"In Windsor Terrace, where I live now, the big Irish and Italian and very Catholic families packed into the compact wood-frame houses in the very safe neighborhood where mobsters’ moms used to live have been replaced by a different sort of stroller set of smaller and less ethnically identified young, mostly white families priced out of Park Slope. Still farther from Manhattan (and less in its orbit), Bensonhurst, once Brooklyn’s Little Italy, is packed with Chinese, many living in homes chopped into one-room apartments, and Egyptians. The nature of the city is such that someone is always elbowing out someone else, and eventually getting elbowed themselves. Things change fast enough that the same hundred-year-old rowhouses that span and define the borough, mostly built as fairly affordable family housing, have gone from that to mansions to rooming houses and back again. But our long hot streak, even as national and local trends have hollowed out the city’s middle class, has put almost that entire housing stock out of the reach of far too many New Yorkers who haven’t shared in the gains. Instead, much of it has been claimed by a self-identified and self-celebrating creative class, many of its members with shallow roots in the city, that’s spread a curated-to-death monoculture that prizes ever-finer distinctions in its alcohol, caffeine, food and culture while elbowing aside all%"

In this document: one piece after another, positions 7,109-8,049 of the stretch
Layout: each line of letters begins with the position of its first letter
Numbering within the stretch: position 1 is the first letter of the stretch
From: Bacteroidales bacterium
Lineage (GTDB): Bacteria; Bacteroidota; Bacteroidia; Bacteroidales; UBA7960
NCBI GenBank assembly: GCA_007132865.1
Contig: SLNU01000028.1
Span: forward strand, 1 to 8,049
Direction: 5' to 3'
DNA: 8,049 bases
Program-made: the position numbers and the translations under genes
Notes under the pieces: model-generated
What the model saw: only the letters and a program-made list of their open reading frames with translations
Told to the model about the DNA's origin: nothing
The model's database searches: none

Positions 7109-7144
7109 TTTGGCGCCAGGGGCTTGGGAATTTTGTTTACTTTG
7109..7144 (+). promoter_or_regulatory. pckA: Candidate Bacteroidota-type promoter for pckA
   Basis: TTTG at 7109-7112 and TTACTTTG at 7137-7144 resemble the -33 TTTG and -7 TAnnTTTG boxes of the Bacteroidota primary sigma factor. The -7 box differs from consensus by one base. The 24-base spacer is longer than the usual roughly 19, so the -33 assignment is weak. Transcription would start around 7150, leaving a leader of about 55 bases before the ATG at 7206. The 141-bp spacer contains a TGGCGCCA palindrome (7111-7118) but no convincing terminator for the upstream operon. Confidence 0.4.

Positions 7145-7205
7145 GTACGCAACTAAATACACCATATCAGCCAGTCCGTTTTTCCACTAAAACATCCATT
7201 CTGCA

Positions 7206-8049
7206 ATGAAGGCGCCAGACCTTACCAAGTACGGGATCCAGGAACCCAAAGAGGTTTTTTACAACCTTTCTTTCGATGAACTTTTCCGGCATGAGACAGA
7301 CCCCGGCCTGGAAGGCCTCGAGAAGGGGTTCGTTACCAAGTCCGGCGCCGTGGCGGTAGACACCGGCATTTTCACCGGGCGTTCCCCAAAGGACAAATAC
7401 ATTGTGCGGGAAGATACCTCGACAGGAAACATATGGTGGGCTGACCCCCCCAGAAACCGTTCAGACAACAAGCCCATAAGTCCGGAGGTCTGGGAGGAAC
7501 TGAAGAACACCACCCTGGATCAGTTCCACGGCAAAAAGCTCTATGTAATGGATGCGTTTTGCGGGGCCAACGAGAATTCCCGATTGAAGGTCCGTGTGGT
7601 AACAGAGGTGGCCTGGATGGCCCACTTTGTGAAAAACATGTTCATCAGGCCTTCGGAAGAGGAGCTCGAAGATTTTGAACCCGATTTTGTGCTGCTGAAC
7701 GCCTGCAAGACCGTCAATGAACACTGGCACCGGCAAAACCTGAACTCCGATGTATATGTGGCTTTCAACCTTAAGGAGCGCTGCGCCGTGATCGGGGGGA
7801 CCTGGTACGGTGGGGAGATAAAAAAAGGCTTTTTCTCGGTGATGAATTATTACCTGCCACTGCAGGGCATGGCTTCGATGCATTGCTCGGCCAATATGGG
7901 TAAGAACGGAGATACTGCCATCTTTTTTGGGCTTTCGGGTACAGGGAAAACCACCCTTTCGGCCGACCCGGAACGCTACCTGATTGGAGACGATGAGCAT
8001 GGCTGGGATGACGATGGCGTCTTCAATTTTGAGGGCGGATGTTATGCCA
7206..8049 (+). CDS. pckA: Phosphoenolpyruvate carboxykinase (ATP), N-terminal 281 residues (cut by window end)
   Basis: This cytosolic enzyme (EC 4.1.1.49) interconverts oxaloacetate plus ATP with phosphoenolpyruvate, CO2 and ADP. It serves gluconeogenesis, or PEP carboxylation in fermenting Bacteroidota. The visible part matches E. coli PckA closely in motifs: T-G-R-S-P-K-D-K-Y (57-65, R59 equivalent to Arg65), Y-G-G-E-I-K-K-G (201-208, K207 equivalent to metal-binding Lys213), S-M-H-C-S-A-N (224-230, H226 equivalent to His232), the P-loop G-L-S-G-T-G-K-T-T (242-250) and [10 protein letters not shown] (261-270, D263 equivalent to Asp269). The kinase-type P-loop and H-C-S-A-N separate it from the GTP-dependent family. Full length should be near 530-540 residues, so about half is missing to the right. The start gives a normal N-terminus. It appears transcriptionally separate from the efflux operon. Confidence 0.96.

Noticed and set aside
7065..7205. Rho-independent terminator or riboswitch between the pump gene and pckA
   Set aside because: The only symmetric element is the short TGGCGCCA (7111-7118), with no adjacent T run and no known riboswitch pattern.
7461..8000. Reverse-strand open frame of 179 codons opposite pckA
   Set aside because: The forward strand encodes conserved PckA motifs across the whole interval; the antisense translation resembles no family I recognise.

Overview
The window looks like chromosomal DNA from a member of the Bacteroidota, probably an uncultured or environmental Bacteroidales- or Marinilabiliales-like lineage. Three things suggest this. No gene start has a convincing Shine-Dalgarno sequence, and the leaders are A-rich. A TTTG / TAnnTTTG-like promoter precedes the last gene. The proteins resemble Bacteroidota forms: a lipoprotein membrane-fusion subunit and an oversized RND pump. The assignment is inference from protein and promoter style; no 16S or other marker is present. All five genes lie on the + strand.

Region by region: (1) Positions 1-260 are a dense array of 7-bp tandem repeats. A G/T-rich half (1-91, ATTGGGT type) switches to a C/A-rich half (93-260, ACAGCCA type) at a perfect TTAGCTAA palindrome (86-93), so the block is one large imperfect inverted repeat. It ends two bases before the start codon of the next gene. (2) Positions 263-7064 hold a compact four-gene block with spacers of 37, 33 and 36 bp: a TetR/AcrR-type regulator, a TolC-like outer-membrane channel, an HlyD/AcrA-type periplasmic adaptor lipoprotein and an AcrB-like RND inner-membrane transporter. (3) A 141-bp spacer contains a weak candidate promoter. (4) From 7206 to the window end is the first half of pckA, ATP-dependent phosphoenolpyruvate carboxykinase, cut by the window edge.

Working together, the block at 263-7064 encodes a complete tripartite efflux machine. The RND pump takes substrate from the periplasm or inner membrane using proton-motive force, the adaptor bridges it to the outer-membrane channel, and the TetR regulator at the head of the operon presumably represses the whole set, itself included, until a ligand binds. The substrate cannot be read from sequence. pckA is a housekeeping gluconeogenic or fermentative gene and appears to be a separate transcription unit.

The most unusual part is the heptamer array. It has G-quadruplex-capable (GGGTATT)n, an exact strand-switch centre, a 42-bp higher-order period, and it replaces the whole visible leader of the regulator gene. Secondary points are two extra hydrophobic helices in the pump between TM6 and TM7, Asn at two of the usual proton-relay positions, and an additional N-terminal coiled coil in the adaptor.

— The bogus brands of Brooklyn - Daily News